No one who has followed the protracted talks over the past 12 months seriously expects the respective sets of negotiators to achieve any breakthrough as they settle down to three days of haggling in London over the existing, highly restrictive treaty governing air services between the two countries.
The position of each side is well established. Britain is not prepared to allow American carriers further access to the UK market until the restrictions on foreign ownership of US airlines are eased - which would require the approval of Congress.
The US is equally implacable in insisting that it will not lift these restrictions without the immediate and prior guarantee of increased flying rights into, through and beyond the UK, starting with more access to Heathrow.
It was this stand-off that scuppered attempts to strike a deal in the dying days of the Bush administration. This time, however, things are slightly different. Last year the big three US carriers - American, United and Delta - presented a common front. Four months on, they are divided.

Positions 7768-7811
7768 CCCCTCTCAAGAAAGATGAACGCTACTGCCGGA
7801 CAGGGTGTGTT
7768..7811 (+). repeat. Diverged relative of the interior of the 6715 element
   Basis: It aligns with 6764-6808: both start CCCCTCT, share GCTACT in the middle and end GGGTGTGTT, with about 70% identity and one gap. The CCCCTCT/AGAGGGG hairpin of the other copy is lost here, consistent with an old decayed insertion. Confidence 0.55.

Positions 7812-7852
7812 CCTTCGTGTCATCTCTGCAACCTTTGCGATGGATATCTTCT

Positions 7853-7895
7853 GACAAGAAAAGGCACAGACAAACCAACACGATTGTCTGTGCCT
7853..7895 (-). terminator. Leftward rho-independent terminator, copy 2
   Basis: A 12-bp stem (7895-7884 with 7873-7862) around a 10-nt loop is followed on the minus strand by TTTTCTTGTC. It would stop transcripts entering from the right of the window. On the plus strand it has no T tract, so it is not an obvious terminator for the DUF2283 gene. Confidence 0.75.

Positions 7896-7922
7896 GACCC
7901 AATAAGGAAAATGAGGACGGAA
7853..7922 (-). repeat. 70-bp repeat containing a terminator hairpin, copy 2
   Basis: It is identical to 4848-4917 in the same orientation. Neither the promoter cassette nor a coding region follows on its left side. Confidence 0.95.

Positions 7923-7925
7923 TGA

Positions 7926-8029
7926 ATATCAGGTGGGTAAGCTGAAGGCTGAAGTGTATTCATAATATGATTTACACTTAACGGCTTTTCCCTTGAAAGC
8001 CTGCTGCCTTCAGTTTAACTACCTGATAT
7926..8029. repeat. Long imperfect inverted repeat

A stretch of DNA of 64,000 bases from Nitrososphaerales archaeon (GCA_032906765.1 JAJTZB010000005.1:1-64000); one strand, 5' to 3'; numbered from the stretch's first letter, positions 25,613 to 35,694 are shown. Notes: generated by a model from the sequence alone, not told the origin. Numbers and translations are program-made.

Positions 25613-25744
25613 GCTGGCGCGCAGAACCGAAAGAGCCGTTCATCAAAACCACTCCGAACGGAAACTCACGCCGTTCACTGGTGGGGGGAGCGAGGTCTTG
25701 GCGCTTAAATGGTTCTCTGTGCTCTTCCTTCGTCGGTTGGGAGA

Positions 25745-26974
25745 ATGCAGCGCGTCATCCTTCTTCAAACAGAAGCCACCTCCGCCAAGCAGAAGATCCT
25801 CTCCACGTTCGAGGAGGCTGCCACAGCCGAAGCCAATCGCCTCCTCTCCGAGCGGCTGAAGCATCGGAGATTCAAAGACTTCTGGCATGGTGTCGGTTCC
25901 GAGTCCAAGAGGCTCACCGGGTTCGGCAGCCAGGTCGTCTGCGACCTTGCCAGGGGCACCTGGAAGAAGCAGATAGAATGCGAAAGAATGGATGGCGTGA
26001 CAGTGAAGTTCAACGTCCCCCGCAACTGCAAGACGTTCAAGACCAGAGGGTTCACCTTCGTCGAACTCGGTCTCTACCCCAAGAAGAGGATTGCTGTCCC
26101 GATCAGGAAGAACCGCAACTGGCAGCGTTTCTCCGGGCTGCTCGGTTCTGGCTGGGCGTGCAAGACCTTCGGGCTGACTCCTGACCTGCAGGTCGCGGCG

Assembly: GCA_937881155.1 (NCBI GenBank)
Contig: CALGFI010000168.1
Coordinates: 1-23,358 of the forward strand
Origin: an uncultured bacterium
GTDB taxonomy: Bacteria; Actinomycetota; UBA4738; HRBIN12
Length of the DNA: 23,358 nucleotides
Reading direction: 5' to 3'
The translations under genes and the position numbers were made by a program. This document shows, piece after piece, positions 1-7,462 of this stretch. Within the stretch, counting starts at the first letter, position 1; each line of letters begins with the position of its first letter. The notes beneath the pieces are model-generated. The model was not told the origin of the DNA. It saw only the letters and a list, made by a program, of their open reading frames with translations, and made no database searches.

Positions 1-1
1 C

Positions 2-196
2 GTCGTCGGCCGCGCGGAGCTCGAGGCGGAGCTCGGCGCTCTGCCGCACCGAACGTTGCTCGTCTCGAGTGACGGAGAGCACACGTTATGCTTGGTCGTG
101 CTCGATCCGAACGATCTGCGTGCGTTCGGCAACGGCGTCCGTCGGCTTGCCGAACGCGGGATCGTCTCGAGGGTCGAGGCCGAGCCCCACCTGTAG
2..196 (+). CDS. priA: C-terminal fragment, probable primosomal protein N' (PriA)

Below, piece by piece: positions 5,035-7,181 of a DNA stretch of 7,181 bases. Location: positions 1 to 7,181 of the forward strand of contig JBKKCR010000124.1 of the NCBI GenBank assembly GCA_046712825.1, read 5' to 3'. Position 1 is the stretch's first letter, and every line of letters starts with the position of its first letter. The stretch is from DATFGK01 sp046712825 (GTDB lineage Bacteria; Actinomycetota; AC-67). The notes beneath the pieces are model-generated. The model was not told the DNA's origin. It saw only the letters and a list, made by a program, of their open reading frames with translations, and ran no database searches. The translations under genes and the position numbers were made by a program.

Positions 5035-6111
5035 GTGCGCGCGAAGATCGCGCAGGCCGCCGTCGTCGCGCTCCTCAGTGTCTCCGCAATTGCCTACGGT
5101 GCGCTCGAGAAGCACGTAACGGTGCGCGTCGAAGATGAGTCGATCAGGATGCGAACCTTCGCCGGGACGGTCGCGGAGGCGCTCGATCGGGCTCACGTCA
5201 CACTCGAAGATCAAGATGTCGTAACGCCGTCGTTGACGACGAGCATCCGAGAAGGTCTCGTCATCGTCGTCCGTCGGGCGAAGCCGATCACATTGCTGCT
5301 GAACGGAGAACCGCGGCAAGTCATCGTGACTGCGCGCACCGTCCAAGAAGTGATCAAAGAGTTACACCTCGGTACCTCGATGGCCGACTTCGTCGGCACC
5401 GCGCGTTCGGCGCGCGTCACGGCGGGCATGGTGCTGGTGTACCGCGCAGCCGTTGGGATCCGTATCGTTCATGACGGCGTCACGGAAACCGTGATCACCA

American Airlines says it will not be satisfied with anything less than complete liberalisation and warns darkly that in the absence of an agreement the US may well terminate the present Bermuda 2 treaty.
United Airlines, on the other hand, would probably be bought off provided it was granted rights to begin flying between Heathrow and its hub airport, Chicago.
Since the existing treaty favours British carriers more than their American counterparts the incentive, from the UK point of view, to renegotiate it is limited. With the three US carriers at odds, there is every opportunity to divide and rule.
Meanwhile, British Airways can sit pretty in the knowledge that competition from the real threat will remain inhibited for some time.